Unless you have been living under a rock for the last year, you are no doubt aware that Windows 8's new user interface has been the source of a tremendous amount of frustration and confusion for users everywhere.
One of the design aspects that has proven to be the most problematic for end-users is Windows 8's schizoid view of applications. Legacy Windows applications are launched from, and run within, desktop mode. Meanwhile, Windows 8's new Modern Apps are run through the Start screen interface formerly known as Metro.
Thus users may find themselves constantly having to switch between the two modes. They will undoubtedly find it irksome to have to constantly switch between Modern App mode and desktop mode, and this dichotomy between the two modes can impede user productivity.
For decades users have been running applications in windows. As you know, these windows can be moved around, resized, and closed on a whim. Modern Apps do not provide the same flexibility. Modern Apps are designed to run full-screen (although Windows does offer a provision for a split-screen view of two Modern Apps). The point is that borderless apps running in full-screen mode will probably confuse users who are not used to the Windows 8 interface. After all, there is no obvious way to close these applications, and the normal controls for moving or resizing the applications are gone.
So far there have been two predominant solutions to this problem. One solution has been to simply stick with a previous version of Windows instead of upgrading to Windows 8. In many cases this is perfectly reasonable. Windows 7 was a good operating system and remains a perfectly viable solution. Similarly, there is no shortage of organizations that have found Windows XP to be quite acceptable in spite of the fact that Microsoft is retiring it next year.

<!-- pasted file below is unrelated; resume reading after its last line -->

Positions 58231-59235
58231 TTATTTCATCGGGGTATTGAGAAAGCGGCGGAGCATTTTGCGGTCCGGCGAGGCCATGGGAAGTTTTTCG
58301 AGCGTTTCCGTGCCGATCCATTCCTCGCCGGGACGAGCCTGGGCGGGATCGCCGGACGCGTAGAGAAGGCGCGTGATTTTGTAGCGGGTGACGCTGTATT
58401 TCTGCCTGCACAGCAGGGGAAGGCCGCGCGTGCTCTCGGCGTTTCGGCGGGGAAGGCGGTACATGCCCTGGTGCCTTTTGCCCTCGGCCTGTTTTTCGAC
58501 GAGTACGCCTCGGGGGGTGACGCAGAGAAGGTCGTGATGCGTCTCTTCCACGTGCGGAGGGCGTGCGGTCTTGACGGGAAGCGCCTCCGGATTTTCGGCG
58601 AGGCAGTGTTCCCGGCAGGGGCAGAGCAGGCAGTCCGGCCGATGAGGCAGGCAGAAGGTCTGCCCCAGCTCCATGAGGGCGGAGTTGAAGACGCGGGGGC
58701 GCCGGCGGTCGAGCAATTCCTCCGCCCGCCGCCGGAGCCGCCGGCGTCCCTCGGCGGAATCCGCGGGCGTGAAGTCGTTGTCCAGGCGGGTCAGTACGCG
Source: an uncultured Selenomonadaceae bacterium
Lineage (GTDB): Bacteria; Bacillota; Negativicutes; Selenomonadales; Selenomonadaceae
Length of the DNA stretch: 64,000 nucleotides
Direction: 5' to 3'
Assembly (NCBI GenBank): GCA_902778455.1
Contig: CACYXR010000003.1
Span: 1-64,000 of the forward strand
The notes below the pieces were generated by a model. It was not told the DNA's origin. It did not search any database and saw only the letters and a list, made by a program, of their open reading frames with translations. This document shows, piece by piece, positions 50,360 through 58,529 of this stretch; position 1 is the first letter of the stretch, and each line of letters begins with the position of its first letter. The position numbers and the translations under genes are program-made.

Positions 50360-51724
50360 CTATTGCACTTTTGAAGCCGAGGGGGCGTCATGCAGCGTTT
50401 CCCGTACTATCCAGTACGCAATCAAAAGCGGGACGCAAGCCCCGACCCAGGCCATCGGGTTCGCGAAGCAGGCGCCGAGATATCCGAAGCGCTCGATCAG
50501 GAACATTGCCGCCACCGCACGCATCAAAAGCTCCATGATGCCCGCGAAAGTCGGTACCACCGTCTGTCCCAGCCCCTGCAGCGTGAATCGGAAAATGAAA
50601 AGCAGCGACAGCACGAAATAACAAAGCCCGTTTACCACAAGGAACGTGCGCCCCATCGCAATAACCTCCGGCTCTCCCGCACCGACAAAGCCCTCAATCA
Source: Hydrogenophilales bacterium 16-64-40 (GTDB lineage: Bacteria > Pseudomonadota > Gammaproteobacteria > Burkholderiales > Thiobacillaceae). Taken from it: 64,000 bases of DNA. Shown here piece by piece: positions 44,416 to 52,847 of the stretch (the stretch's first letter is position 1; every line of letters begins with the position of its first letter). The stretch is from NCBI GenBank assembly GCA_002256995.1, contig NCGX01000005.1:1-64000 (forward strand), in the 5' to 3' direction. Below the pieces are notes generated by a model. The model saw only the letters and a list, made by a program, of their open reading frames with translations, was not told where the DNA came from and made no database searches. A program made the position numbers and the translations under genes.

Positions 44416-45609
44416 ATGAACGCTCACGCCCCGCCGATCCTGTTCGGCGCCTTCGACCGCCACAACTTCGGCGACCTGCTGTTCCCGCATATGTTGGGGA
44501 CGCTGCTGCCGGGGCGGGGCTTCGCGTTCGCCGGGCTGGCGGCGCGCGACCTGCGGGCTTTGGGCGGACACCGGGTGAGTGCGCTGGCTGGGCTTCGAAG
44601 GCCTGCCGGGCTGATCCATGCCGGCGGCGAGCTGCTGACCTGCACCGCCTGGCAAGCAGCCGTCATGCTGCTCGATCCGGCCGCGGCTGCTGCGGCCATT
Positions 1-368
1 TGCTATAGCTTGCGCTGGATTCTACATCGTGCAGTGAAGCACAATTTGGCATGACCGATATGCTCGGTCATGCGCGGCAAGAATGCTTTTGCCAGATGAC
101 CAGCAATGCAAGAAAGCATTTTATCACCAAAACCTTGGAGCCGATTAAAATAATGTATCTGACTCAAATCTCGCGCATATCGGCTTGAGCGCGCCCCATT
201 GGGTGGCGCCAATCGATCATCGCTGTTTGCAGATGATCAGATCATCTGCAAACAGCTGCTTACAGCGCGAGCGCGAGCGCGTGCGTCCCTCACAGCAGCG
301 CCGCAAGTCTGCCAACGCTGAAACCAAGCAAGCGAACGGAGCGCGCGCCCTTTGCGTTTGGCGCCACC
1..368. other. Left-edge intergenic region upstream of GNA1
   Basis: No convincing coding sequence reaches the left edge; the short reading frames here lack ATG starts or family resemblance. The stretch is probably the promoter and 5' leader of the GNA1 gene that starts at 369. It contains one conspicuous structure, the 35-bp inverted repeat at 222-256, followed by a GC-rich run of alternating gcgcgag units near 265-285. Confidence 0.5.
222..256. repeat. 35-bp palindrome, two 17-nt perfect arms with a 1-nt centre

Of course, Windows 8 does offer some really nice features that organizations can only get by upgrading to the new OS. Those who want to use such features have often adopted an alternative solution for dealing with Windows 8's interface confusion -- to run only desktop apps and avoid Modern Apps like the plague. Again, this is a perfectly acceptable solution for many, but it does mean the organization might miss out on running some newer apps.
Believe it or not, there is a third answer to this problem. Microsoft does allow a single Modern App to be "snapped" to the desktop, but snapping offers very limited options for resizing or repositioning the application. A better solution is to resort to third-party software.
Stardock Software offers a utility called ModernMix that can be used to run Modern Apps in desktop mode. Not only do the apps run in desktop mode, but they even run inside of windows, which means that the applications can be repositioned, resized, etc.
Unfortunately, ModernMix isn't free, but a license costs only $5 (and a 30-day free trial is available). When you consider the cost of interface-related helpdesk calls, the $5 licensing fee may be well justified.
I remain optimistic that the Windows 8.1 update will address some of the issues with the new interface. I see no reason, for example, why Microsoft could not retrofit Windows 8 with a Start menu (although there are now many third-party utilities that bring back the Start menu). In the meantime, however, you may be able to help users to cope with the new interface by taking advantage of utilities such as ModernMix.